All animals were housed in a humidity- and temperature-controlled room (22 ± 2°C, 65–67% humidity) on a 12:12-h light-dark cycle with free access to food and water. For studies 1 and 2, Sprague-Dawley rats (Harlan Sprague Dawley, Indianapolis, IN) were individually housed in suspended wire-bottom cages. For study 5, C57BL/6J mice (Jackson Laboratory, Bar Harbor, ME) were housed as a group in shoe-box cages. All animals were fed semipurified powder diets prepared in our laboratory. The control and RS diets (Table 1) were based on the AIN-93 diet formula for laboratory rodents (37). Animal protocols were approved by the Pennington Biomedical Research Center and the Louisiana State University Animal Care and Use Committees.
Cell culture: studies 3 and 4.
STC-1 cells, an enteroendocrine intestinal cell line (kindly provided by Dr. D. Hanahan, University of California, San Francisco, CA), were grown in DMEM containing 15% horse serum, 2.5% fetal bovine serum, 100 U/ml penicillin, and 100 mg/l streptomycin (GIBCO-BRL, Grand Island, NY). HEK-293 cells were grown in DMEM containing 5% fetal bovine serum. STC-1 and HEK-293 cells were incubated at 37°C with 95% O2-5% CO2. Studies were performed 24–48 h (STC-1) or immediately (HEK-293) after the cells were plated. Cells were at 80–90% confluence when treatment began. Butyrate, propionate, and acetate (Sigma, St. Louis, MO) were diluted with PBS buffer, and the doses used in the cell culture were similar to their physiological concentrations determined in RS-fed animals (23, 25).
Trunk blood from each rat was collected in chilled EDTA tubes. No inhibitors were added, and the blood was centrifuged at 2,000 g for 15 min at 4°C. Plasma total GLP-1, total PYY, and insulin were measured by RIA kits (Millipore, St. Charles, MO). Since the commercial RIA kits that measure the active form of GLP-1 were not available at the time of study, dipeptidylpeptidase-4 (DPP-4), the enzyme that rapidly degrades the active form of GLP-1, was measured. Plasma DPP-4 enzymatic activity was determined spectrophotometrically, with Gly-Pro p-nitroanilide p-toluene sulfonate used as the substrate (13, 28). Plasma glucose was measured using a QuantiChrom glucose assay kit (BioAssay Systems, Hayward, CA).
Effect of dietary RS on plasma total GLP-1 and total PYY during a 24-h period in rats: study 1.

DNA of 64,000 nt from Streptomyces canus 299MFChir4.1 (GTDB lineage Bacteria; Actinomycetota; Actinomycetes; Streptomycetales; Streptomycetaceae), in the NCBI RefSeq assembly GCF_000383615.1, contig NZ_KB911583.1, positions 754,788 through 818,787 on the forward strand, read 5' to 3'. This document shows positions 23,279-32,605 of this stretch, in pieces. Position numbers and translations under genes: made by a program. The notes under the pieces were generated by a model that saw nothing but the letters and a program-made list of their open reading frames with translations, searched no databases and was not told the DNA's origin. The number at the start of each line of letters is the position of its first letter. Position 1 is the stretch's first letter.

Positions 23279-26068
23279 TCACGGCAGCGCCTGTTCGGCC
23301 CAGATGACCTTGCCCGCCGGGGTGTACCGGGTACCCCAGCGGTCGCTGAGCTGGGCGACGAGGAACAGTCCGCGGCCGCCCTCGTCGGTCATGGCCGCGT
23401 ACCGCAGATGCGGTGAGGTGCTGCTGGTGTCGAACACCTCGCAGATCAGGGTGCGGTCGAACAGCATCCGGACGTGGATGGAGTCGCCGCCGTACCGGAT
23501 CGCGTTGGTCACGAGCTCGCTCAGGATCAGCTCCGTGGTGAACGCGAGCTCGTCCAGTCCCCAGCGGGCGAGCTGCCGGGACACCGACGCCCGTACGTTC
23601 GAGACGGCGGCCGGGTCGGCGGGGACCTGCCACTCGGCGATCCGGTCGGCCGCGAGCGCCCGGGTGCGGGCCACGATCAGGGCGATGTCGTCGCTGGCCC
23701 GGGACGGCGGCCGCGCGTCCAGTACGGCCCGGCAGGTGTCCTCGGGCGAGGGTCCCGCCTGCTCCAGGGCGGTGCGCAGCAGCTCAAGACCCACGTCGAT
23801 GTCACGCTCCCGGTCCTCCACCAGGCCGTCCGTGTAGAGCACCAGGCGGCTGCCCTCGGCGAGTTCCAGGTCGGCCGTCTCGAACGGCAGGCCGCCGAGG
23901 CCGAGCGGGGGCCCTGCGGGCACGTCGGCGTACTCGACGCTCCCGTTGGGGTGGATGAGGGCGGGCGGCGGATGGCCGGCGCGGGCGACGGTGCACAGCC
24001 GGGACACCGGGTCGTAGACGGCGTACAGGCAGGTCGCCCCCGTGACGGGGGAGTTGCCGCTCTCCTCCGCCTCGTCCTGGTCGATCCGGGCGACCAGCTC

The aim of study 1 was to determine whether the differences in glycemic index between the control and RS diets or the effect of a meal can influence the plasma levels of GLP-1 and PYY in RS-fed rats. One hundred adult male Sprague-Dawley rats were divided into two dietary groups and fed the control or the RS diet for 10 days. After 10 days, rats from each group were killed rapidly by decapitation at different times throughout the day (−1, 1, 3, 7, 11, 15, and 19 h after onset of the dark cycle, n = 7–8 for each dietary group at each time point). Total GLP-1, total PYY, glucose, insulin, and DPP-4 enzyme activity were measured. Food intake was recorded for 2 days before the end of study 1 by measurement of food jar weight and spillage for each rat. Body weight was recorded and fat pads were weighed at the end of study 1.
Effect of dietary RS on gut proglucagon and PYY gene expression in rats: study 2.
The aim of study 2 was to determine the location(s) in the gut where dietary RS stimulates proglucagon and PYY gene expression. For identification of the role of fiber in the RS diet, an additional fiber control group was added in study 2. The rats in the fiber control group were fed a diet with nonfermentable methylcellulose replacing the control cornstarch to reach fiber levels similar to those in the RS diet [38–40% fiber (wt/wt)]. Except for the differences in starch and fiber, the dietary components were the same for all diets (23). Therefore, although the fiber contents of the RS and the fiber control diet were similar, a fermentable fiber was used in the RS diet and a nonfermentable fiber was used in the fiber control diet.